The following recount describes my experience missing the Junior Team Canada bus – not even in a figurative manner. Towards the end of the presentations at the Canadian Consulate General in Guangzhou, I met Trade Commissioner Assistant Ms. Corrnie Wang, one of twenty local employees at the office, who generously helped me connect with a local print shop for getting revised copies of JTC’s resource guide. The digital file for the booklet was being revised in Canada and there was no way to obtain it without email. The obstacle was that the internet connectivity in China is heavily restricted by what is known colloquially as the Great Firewall of China. To bypass it to check Gmail, one would have to log into the page www.accounts.google.com.hk before loading the inbox. After forwarding the file to Ms. Wang, I was surprised that my colleagues had left and no one at the China Hotel meeting room knew their whereabouts. Then if finally sunk in: I had missed the bus. The only logical step was returning to my room at the Leeden Hotel to rejoin the group later at dinner. This required getting the bellboy to search up the address on his smartphone and explain to the taxi driver the directions – a strange concept at the time. Upon returning, I realized it was impossible to contact my teammates, so my only bet was to refer to JTC’s agenda and contact the organization we were visiting. Luckily, I was connected to a helpful secretary, Eling Cheung from our inviter Jade and Company, who was aware of our visit to the Komaspec manufacturing factory in Guangzhou. She emailed me the address in both Chinese and English, and I proceeded outside to a taxi and learned it would take at least an hour and 50 kilometers of travel. This meant I would arrive with less than half an hour to spare before the JTC ambassadors left the factory. Finally, after negotiating a HKD $160 (CAD $27) flat rate, we began our ride chasing the bus.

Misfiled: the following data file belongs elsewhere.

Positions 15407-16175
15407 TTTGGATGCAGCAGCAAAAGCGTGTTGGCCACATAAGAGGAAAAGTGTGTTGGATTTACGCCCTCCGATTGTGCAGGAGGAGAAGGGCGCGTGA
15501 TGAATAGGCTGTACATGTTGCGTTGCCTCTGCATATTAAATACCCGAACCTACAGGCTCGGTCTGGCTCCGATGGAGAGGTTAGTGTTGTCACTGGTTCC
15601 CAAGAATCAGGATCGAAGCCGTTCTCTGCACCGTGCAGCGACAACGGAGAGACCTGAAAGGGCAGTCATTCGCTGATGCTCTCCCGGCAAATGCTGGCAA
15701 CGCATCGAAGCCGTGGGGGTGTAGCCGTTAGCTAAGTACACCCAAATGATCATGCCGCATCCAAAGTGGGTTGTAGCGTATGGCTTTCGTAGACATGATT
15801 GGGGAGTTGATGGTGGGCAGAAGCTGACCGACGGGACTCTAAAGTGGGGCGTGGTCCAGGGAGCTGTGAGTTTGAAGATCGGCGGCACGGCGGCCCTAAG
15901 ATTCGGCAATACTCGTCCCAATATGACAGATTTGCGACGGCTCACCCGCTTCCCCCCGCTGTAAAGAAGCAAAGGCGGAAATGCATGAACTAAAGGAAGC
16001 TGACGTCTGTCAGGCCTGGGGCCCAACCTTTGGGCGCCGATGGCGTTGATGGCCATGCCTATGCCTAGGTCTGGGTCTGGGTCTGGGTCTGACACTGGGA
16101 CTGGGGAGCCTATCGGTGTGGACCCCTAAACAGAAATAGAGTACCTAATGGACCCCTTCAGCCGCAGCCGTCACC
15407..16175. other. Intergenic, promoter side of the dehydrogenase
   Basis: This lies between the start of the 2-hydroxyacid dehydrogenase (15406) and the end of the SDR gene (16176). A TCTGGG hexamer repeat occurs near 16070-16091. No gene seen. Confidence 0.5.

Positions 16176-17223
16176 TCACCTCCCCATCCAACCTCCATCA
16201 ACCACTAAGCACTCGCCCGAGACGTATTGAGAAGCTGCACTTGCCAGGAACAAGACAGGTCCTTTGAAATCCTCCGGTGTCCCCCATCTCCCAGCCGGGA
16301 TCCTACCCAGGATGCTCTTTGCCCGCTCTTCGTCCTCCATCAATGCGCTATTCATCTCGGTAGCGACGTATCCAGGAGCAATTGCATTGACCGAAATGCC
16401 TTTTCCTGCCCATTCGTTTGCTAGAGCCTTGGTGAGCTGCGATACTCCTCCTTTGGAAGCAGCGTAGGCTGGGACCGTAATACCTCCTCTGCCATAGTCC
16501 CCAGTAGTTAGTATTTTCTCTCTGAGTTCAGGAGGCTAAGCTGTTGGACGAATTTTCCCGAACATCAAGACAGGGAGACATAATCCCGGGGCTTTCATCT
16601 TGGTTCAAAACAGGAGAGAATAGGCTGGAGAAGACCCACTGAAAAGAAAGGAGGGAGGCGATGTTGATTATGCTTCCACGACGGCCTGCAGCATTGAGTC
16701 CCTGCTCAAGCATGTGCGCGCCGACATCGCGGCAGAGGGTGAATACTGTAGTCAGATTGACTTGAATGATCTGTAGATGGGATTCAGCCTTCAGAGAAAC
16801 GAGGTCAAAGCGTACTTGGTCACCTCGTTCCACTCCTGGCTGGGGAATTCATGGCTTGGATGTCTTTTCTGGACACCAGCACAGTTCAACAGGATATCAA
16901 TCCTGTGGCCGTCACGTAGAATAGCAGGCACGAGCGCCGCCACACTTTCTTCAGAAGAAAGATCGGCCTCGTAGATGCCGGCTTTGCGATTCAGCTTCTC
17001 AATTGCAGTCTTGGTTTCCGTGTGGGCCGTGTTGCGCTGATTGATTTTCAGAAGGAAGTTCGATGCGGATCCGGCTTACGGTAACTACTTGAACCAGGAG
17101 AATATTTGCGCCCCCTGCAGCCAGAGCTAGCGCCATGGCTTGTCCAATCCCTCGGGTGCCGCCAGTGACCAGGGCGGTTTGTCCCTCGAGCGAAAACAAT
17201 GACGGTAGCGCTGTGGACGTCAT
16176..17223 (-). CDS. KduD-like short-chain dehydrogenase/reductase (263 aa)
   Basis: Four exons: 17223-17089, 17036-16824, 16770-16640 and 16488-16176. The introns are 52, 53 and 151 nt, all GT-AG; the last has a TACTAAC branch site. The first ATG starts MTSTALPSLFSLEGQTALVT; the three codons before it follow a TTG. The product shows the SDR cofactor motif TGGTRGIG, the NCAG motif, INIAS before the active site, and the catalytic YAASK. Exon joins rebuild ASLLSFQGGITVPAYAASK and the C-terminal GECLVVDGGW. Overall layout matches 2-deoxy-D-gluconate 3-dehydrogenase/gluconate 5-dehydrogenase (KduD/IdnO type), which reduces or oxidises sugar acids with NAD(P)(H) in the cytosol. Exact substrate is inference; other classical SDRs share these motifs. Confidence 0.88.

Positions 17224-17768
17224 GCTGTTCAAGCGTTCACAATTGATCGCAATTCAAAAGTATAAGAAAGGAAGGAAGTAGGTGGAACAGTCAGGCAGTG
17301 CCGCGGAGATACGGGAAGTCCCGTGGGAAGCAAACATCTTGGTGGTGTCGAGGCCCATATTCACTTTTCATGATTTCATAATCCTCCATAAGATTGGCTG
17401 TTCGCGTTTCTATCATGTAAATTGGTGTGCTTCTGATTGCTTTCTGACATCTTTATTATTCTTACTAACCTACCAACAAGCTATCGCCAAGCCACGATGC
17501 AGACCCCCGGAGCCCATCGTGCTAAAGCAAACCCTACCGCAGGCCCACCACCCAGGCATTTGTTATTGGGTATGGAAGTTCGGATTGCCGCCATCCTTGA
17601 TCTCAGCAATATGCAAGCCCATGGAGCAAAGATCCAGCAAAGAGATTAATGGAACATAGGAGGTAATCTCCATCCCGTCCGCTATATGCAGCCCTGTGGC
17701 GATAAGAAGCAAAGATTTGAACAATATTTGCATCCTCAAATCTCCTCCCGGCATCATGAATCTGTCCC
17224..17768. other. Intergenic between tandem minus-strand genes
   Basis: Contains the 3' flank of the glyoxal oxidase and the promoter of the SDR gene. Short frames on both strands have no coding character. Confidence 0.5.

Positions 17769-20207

The taxi driver and I bonded instantly, discussing culture, economics, careers, family, and JTC’s visitation in Guangzhou. It was smooth sailing until we arrived in the general region of the factory and the driver had no idea where the factory was. I quickly realized that drivers were not familiar with many of the city’s regions, and that cabs were not equipped with maps or GPS navigation. We consulted more than seven locals on the streets, ranging from street cleaners to tourists, most of which gave us conflicting directions. Borrowing a cellphone, I called Jade and Company again and the secretary tried to explain the location to the driver without much success. After getting more roadside assistance from locals, we both couldn’t be more relieved to find our destination.
Unfortunately, there was no bus to found, but I was excited to explore the busy factory with a chance to stretch my legs after sitting in the cab for two hours. Francis Gervais, engineer and Komspec’s Vice-President of Sales, warmly greeted me in the office and I was informed the JTC bus left ten minutes ago, an early departure. Fortunately, Mr. Gervais and I briefly discussed my mandate, Kaleid Snow Gear, who is seeking a manufacturer in Asia.
At the end of the day, I learned that taxi rates are affordable in Guangzhou, and GPSs are better with directions and addresses. Oh, and don’t miss the JTC bus – both literally and figuratively.
Bill Wang, Junior Team Canada Ambassador